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Safety Recommendation Details

Safety Recommendation R-17-034
Details
Synopsis: On May 6, 2015, at 7:21 a.m. central daylight time, six cars (81 through 86) of a BNSF Railway unit train derailed near Heimdal, North Dakota. The train—three locomotives, two buffer cars, and 107 tank cars—was carrying crude oil. At the time of the derailment, the train was traveling at 45 mph. After the derailment, the train traveled about 4.8 miles before stopping. The train separated from the cars after car 81 impacted a highway-rail grade crossing at milepost 149.01 about 1 mile east of Heimdal. Five of the derailed tank cars breached and released about 96,400 gallons of crude oil, which fueled a fire and a large, toxic smoke plume. (See figure 1.) About 30 people were evacuated from Heimdal and the surrounding area. The estimated damage was $5 million. At the time of the accident, the sky was overcast and the temperature was 57°F.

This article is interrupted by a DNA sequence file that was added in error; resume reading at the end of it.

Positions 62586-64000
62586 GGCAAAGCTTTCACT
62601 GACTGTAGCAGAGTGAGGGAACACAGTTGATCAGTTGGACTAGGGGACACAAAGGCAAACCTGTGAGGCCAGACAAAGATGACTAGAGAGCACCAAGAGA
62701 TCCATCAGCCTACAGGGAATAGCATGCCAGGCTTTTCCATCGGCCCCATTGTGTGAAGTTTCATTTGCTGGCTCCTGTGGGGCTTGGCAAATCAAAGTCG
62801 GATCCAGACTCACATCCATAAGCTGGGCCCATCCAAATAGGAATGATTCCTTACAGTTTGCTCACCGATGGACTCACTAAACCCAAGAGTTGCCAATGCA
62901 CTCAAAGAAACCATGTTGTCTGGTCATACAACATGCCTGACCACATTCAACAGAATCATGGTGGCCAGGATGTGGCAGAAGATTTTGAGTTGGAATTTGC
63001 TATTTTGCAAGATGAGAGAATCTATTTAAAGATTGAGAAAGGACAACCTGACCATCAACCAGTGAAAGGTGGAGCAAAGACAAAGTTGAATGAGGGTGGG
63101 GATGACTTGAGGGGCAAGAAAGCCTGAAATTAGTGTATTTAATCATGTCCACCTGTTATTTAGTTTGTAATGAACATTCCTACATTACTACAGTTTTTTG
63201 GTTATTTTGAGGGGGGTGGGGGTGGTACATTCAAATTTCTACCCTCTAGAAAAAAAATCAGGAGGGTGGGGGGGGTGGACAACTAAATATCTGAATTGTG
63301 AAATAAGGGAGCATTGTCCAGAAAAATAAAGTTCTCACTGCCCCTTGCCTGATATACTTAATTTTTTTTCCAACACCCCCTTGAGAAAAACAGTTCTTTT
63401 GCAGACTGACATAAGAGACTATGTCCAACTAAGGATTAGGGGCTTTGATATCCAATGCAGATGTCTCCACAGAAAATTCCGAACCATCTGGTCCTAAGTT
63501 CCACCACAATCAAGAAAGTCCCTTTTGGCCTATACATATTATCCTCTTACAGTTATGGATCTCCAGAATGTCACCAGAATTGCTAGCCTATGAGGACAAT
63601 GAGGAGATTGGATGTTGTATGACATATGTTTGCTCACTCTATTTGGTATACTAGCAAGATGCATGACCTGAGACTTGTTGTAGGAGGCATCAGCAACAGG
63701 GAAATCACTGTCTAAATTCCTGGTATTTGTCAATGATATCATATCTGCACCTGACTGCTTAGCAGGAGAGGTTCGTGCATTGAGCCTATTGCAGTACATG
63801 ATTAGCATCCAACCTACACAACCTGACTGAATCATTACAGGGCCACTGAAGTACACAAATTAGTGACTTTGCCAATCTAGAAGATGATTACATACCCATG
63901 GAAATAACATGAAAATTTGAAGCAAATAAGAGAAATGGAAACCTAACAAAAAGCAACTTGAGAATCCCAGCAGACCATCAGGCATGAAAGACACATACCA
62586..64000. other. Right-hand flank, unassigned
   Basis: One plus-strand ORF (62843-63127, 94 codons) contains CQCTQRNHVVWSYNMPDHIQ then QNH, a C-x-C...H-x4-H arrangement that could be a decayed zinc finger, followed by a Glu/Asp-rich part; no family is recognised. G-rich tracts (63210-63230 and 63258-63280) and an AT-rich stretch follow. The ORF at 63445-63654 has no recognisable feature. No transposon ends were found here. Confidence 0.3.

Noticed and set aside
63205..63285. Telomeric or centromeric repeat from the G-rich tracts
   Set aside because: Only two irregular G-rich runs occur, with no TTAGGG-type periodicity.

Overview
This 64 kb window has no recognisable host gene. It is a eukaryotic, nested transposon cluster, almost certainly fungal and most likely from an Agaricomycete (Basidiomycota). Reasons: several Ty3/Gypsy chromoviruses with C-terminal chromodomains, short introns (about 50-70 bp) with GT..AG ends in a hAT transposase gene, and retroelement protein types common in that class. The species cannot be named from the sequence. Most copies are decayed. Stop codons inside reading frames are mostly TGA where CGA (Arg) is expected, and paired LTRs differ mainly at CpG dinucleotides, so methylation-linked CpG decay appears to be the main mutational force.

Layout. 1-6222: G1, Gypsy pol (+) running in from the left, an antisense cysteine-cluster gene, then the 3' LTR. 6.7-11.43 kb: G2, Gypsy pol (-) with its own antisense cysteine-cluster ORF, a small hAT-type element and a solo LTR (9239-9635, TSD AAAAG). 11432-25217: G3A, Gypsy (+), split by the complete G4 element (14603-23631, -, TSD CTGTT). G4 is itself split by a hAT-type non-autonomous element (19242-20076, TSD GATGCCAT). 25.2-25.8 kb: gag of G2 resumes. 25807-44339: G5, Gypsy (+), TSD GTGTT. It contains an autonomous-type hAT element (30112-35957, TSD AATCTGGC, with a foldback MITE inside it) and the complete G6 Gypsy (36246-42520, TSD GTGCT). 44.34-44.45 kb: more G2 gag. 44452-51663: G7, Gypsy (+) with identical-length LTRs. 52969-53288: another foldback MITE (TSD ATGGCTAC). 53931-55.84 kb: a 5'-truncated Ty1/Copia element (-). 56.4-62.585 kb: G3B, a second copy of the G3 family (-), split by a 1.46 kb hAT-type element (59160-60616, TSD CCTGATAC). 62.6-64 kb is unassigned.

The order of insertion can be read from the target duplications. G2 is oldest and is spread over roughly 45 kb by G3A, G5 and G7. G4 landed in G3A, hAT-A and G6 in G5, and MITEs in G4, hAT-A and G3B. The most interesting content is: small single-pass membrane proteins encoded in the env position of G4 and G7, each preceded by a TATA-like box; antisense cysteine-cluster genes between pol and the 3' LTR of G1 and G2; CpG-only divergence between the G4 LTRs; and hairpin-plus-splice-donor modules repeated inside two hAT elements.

Recommendation: TO THE FEDERAL RAILROAD ADMINISTRATION AND THE ASSOCIATION OF AMERICAN RAILROADS: Collaborate in the evaluation of safe kip thresholds to determine the remedial actions for suspected defective wheels conditions in high-hazard flammable train service based upon equipment detector data, and revise the Federal Railroad Administration Safety Advisory 2015-01 and the Association of American Railroads interchange rules.
Original recommendation transmittal letter: PDF
Overall Status: Open - Acceptable Response
Mode: Railroad
Location: Heimdal, ND, United States
Is Reiterated: No
Is Hazmat: No
Is NPRM: No
Accident #: DCA15FR009
Accident Reports: Railroad Accident Brief: BNSF Railway Crude Oil Unit Train Derailment, Heimdal, North Dakota
Report #: RAB-17-12